If you find yourself needing to change object state (as in the previous example) try precalculating all the possible values in the controller and putting them in a List or Map. Any changes to application state should always be done by the controller.
On a related note, you should always put a List or Set into the context instead of an Iterator or Enumeration. This allows the collection to be used more than once in the page with no change in behavior.
Any user-entered text that contains special HTML or XML entities (such as <, >, or &) needs to be escaped before included in the web page. This is required, both to ensure the text is visible, and also to prevent dangerous cross-site scripting. Unlike, for example, JSTL (the Java Standard Tag Language found in Java Server Pages), Velocity does not escape references by default.
However, Velocity provides the ability to specify a
which will alter the value of a reference before it is inserted into the page.
Specifically, you can configure the
handler into your
velocity.properties file to escape all
references (optionally) matching a regular expression.
The following example will escape HTML entities in any reference that starts with
eventhandler.referenceinsertion.class = org.apache.velocity.app.event.implement.EscapeHtmlReference eventhandler.escape.html.match = /msg.*/
Since a web application is running on a central server, that typically has multiple users and confidential resources,
care must be taken to make certain that the web application is secure. Most standard web security principles apply to a
web application built with Velocity. A few specific issues (such as system configuration, more on cross-site scripting,
and method introspection) are written up in this article on
Building Secure Applications with Velocity.
In particular, you may want to prevent template designers from including "dangerous" reflection-related methods
by specifying the
SecureUberspector to get/set properties and execute method calls.
runtime.introspector.uberspect = org.apache.velocity.util.introspection.SecureUberspector
A minor point is that (in some circumstances) Velocity, in the absence of any log-related configuration, creates a log file in the current directory. When Velocity is used in a web application the "current directory" is usually the current directory from which the application server is started. If you start seeing the file "velocity.log" files in random places on your server filesystem, check the Velocity log configuration. This is due to the default use of the Avalon Log Kit when present in the classpath. Typically this occurs when Velocity is used within a web application outside of web page generation (e.g. for sending email). To solve this problem, remove any file labeled "avalon-logkit" from the classpath or properly configure the log file location.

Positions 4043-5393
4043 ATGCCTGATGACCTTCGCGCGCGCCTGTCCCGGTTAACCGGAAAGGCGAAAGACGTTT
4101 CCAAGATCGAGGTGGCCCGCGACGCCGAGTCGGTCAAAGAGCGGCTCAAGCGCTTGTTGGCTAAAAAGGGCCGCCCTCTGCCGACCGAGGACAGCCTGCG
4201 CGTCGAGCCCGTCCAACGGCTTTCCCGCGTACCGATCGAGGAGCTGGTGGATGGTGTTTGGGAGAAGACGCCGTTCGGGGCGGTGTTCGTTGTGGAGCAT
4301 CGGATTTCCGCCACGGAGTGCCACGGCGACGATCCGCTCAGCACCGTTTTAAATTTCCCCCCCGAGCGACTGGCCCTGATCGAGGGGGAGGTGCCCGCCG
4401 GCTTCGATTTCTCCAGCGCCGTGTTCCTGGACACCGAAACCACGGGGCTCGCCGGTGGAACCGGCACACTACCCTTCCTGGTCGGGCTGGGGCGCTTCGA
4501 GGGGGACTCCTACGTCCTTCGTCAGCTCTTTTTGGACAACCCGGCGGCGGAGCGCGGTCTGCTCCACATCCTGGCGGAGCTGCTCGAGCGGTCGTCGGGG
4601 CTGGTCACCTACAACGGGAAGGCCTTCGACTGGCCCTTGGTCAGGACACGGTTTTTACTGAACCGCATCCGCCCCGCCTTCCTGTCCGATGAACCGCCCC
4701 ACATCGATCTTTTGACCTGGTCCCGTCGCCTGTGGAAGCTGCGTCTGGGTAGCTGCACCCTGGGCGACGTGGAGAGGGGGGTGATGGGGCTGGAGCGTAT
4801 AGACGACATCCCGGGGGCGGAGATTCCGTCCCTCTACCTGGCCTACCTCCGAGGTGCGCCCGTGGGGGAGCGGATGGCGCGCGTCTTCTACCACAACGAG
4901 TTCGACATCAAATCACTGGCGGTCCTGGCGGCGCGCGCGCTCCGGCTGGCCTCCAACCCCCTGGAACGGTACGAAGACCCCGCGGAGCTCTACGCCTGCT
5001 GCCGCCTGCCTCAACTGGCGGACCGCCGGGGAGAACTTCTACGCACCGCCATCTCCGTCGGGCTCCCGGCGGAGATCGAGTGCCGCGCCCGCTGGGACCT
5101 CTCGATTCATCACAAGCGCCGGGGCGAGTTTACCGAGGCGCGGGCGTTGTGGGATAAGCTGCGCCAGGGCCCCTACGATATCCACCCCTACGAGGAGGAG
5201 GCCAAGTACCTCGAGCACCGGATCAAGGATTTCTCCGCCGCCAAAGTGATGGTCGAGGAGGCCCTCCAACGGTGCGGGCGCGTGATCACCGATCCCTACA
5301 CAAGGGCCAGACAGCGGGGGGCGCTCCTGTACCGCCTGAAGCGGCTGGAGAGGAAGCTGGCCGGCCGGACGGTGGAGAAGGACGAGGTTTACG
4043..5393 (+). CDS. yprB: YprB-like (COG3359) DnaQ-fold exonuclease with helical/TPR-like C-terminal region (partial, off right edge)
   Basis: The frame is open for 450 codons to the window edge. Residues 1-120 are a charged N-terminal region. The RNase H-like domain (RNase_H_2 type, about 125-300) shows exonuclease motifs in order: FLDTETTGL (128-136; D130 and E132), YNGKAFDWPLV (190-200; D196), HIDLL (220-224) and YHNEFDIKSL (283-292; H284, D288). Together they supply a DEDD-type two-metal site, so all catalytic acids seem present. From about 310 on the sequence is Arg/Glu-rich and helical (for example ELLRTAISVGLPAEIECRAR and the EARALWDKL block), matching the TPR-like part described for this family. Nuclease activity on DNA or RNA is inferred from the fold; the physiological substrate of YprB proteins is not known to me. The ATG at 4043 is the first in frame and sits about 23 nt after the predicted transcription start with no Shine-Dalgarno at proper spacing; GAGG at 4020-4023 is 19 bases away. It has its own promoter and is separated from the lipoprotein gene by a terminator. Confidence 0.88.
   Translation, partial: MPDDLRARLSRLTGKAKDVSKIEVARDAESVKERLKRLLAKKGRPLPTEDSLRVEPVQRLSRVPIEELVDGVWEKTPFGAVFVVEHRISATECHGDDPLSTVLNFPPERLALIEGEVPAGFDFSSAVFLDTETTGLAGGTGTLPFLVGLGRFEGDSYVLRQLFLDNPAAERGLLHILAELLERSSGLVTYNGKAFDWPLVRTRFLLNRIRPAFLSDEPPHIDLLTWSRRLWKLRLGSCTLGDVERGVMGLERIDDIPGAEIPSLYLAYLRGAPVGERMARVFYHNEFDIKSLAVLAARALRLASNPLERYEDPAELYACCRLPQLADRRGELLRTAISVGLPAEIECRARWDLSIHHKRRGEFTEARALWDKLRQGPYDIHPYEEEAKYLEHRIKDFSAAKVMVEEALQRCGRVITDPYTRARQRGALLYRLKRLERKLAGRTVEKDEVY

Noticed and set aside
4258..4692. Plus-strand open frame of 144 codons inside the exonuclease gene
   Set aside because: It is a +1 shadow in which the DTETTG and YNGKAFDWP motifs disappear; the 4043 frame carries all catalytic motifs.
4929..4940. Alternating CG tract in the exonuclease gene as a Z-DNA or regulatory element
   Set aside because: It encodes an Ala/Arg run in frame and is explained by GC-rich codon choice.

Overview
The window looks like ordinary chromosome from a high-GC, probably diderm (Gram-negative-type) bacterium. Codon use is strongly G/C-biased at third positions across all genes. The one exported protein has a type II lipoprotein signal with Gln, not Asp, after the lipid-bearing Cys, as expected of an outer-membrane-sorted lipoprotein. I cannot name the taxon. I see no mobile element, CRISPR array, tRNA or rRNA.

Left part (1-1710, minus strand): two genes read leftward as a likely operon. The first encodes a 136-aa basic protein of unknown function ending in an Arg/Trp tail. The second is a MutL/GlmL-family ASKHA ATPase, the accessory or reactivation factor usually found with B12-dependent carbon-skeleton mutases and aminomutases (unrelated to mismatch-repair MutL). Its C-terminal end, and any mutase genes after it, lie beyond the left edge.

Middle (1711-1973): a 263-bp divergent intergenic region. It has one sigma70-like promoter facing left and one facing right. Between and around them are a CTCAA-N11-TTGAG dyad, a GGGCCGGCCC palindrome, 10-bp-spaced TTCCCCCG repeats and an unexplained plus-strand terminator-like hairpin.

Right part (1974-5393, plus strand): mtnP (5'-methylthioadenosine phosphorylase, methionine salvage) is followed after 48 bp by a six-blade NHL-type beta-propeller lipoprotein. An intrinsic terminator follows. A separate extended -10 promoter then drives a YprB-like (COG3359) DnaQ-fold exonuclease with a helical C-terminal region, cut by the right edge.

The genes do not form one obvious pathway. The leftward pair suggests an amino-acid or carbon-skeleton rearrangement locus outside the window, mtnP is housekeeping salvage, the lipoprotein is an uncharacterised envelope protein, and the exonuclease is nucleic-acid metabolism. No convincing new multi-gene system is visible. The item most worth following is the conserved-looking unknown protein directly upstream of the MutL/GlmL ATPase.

What follows is a brief tutorial on building a simple web app with VelocityViewServlet. Note that it suggests you compile VelocityViewServlet from the source. This isn't actually required to use VelocityViewServlet but we recommend it in this case in order to see the source and then compile the example files.
Prerequisites for doing the following include the Java Developer's Kit (JDK) and Apache Ant.
For more information, consult the Velocity Tools documentation.
<html> <body> I'm a velocity template. #if( $XHTML ) #set( $br = "<br />" ) #else #set( $br = "<br>" ) #end $br $br Here we use a custom tool: $toytool.message $br $br Here we get the date from the DateTool: $date.medium </body> </html>
<tools> <data type="boolean" key="xhtml" value="true"/> <data type="boolean" key="isSimple" value="true"/> <data type="number" key="version" value="2.0"/> <data key="foo">this is foo</data> <data key="bar">this is bar.</data> <toolbox scope="request"> <tool key="toytool" class="ToyTool" restrictTo="index*"/> </toolbox> <toolbox scope="session"> <tool key="map" class="java.util.HashMap"/> </toolbox> </tools>
<web-app> <servlet> <servlet-name>velocity</servlet-name> <servlet-class>org.apache.velocity.tools.view.VelocityViewServlet</servlet-class> </servlet> <servlet-mapping> <servlet-name>velocity</servlet-name> <url-pattern>*.vm</url-pattern> </servlet-mapping> <welcome-file-list> <welcome-file>index.vm</welcome-file> </welcome-file-list> </web-app>